Empathy begins at home.

happy_childhood

I know that for a very long time I’ve had issues empathizing with others on a one to one basis (with a few rare exceptions like my children). It’s not that I like seeing others in pain or want to hurt them (I don’t, at all), more that I have had so much trouble connecting to my emotions, especially tender or vulnerable feelings, that this avoidance extends to everyone else. I’ve always felt empathy when it’s “safe” though–therefore I can cry for a character in a movie or novel, or even a TV commercial. I can get quite upset reading a news story about someone who’s been abused, especially if it’s an animal or a child.

But when it comes to real life people, I just can’t allow myself to get that close. I hold everyone at arm’s length. It’s too dangerous to let them in, because they might stir up emotions I haven’t wanted to feel. Of course this means emotional (as opposed to cognitive) empathy goes out the window too. You can’t feel an emotion for someone else if you can’t even access it for yourself.

It’s a common belief that all people who lack empathy are narcissists or psychopaths (or have some kind of schizoid disorder or psychosis, or autism). But a lack of empathy is also a common symptom in people with complex PTSD. Shutting off emotions–including empathy–is a defense mechanism that protects you from further harm. The problem is, this protection also “protects” you from feeling much joy or being able to really love anyone else.

Recently I’ve been feeling a kind of tender regard for my child-self/true self. Right now she’s not integrated and feels far away sometimes, but I can feel her sadness and pain. I can also feel that she’s a good person, a gentle sensitive spirit with so much love to give. I feel a tender protectiveness now where before I felt only shame and wanted to hide her away, just as she had been hidden away by the narcissists who “raised” her. So how was I any different from them, by keeping her hidden, projecting badness and shame onto her, refusing to see her strengths? Sometimes I just want to hold her like my own child. It’s not self-pity; it’s closer to empathy and even love.

Is this where empathy begins? Does it begin with loving yourself–your true self? If you hate your real self, you cannot learn to expand empathy onto others, since you can’t even empathize with yourself. If all you feel is shame, that is going to be projected onto others. That would apply to narcissists and the personality-disordered as well as people suffering from C-PTSD.   The problem for the disordered is it may be too late for some of them.  They are so thoroughly shielded by a false self they cannot even access their real selves or only with a great deal of difficulty that could take years.  There are much stronger defenses to break through.  They may be so shut off they can’t even see the lie they are living and think it’s everyone else–not them–with the problem.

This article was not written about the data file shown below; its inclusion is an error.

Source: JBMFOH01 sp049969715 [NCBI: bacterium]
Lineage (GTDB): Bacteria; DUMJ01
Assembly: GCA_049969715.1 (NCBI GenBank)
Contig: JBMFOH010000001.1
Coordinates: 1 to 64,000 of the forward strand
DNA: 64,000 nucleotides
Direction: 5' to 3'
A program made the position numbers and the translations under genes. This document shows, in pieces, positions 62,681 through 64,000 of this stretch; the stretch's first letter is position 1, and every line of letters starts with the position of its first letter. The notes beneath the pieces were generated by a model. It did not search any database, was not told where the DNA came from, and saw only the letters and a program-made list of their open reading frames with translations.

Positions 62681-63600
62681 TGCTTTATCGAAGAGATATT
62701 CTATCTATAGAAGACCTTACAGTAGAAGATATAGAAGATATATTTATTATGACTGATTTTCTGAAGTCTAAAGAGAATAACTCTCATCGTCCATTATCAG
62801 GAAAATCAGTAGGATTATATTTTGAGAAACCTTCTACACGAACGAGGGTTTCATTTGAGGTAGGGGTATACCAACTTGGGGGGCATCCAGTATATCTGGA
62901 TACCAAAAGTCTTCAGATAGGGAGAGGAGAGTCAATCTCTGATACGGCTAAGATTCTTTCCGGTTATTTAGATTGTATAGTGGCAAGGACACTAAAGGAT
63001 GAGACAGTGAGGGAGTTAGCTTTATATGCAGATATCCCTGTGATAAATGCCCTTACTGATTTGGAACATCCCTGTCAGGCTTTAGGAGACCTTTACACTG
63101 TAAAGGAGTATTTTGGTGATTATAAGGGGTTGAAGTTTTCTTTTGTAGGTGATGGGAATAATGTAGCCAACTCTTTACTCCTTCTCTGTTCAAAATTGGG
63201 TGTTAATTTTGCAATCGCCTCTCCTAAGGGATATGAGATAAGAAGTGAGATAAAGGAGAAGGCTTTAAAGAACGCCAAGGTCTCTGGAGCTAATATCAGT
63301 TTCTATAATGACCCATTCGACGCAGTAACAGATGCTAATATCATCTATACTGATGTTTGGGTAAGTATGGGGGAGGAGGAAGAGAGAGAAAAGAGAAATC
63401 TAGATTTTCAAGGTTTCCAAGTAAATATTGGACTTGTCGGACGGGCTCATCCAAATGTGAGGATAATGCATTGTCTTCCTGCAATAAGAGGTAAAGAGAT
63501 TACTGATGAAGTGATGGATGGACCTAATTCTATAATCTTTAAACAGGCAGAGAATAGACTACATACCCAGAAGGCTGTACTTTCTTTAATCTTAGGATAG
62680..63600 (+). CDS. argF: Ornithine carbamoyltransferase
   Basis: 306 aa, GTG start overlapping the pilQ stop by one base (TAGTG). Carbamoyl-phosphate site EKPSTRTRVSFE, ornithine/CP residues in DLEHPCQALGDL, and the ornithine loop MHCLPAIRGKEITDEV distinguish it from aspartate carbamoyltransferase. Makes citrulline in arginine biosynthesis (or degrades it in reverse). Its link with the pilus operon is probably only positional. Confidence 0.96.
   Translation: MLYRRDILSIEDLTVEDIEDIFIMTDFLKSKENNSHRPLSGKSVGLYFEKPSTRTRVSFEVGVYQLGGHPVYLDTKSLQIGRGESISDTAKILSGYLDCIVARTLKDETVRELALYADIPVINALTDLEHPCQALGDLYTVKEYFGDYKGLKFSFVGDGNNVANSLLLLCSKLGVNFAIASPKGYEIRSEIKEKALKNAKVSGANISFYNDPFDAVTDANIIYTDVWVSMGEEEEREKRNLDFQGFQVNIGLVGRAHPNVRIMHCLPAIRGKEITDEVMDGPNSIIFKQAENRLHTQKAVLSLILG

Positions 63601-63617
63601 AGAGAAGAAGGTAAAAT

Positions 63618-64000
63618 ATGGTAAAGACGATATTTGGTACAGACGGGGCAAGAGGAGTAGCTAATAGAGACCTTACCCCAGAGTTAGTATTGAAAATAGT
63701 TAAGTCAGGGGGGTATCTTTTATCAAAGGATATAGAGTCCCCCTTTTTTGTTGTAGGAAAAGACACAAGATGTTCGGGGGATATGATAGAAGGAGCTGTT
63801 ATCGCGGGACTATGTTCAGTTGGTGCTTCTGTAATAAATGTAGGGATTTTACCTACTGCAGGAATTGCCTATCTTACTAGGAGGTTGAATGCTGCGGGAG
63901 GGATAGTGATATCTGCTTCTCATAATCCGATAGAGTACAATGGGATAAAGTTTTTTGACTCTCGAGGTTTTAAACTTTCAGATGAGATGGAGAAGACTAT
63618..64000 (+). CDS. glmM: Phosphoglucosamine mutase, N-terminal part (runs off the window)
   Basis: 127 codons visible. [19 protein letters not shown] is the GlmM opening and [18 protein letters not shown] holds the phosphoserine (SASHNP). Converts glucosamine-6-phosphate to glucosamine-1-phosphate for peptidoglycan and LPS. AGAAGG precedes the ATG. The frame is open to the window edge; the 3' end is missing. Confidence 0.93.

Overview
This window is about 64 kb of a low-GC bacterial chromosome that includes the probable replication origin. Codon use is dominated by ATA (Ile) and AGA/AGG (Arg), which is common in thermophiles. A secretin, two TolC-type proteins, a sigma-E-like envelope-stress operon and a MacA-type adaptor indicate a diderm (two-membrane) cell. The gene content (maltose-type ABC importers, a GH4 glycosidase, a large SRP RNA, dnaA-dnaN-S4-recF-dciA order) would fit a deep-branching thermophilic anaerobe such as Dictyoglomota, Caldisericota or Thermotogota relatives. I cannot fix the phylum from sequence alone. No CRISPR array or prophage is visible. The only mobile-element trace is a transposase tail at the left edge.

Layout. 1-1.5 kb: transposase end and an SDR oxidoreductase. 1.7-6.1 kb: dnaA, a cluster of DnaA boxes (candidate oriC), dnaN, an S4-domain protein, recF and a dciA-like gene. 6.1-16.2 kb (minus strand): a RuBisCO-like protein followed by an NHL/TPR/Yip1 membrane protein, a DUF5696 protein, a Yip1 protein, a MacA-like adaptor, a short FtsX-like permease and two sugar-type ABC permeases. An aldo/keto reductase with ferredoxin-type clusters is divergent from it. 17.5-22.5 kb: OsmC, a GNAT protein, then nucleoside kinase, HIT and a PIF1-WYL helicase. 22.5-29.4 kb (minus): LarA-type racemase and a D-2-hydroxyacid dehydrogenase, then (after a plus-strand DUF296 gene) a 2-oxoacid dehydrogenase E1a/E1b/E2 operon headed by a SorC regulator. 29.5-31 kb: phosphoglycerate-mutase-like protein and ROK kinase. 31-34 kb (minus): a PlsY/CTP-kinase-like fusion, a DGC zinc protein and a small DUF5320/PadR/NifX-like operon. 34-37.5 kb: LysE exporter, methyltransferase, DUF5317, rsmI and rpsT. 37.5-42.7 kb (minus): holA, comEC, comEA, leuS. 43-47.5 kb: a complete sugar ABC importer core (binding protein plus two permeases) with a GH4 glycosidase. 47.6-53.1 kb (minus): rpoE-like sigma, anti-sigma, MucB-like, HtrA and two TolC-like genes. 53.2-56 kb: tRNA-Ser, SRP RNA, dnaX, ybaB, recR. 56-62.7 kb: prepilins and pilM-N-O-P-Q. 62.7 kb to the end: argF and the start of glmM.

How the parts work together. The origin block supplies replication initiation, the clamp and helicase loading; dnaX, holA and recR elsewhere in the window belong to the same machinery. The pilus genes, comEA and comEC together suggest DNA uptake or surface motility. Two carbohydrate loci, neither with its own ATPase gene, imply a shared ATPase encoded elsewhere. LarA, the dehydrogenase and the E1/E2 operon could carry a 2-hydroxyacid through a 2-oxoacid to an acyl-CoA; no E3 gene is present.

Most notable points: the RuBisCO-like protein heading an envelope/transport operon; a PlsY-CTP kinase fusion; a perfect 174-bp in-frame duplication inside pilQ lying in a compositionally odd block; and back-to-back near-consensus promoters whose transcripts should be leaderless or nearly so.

The root of attachment and trauma disorders is is rejection of the self internalized from the people who were supposed to love you and mirror you; to heal, you must be able to develop empathy for your true self. That’s what my therapist has been helping me do.

Advertisements

Feeling like a heel.

How are you supposed to feel when you had to go no contact with someone because they invaded your boundaries and then you find out they are in a lot of pain because of your rejection?   I know it was the right thing for me and I had no other choice, but it still makes me feel like a damn heel.

I don’t expect answers; it’s a rhetorical question.  I am not going to change my mind.

I guess this means I have a sufficient level of empathy, so there’s that.

Borderline Personality traits linked to lowered Empathy

A new study found that people with BPD may have lowered or limited empathy, and that it may be biochemical. I sometimes think I’m a bit empathy challenged, though not in a general sense. For example, I feel just awful when I see or read about someone’s suffering (especially if it’s an animal or a child) but it’s hard to me to empathize on an interpersonal, emotional level with another person (which could be due to my introversion and social awkwardness, and also my complex PTSD).  I do have cognitive empathy (KNOWING how another feels), even if its sometimes hard for me to feel WITH someone else. This is something I want to change and am working on in therapy.

I’ve known other Borderlines who seem to almost have too much empathy, and are very profoundly affected by the moods of those around them. The problem for BPDs, whether they have too much or too little empathy, is that we get so caught up in our own problems we can seem to be oblivious to what others are feeling. Usually when we’re called out on our selfishness though, we feel pretty badly about it and try to make up for it.

I think a lot more research needs to be done on this matter before any blanket judgments are made. Unlike people with NPD or Antisocial Personality Disorder, I don’t think lack of empathy is a defining characteristic for Borderlines.

Empathy in an NPD person: is this possible?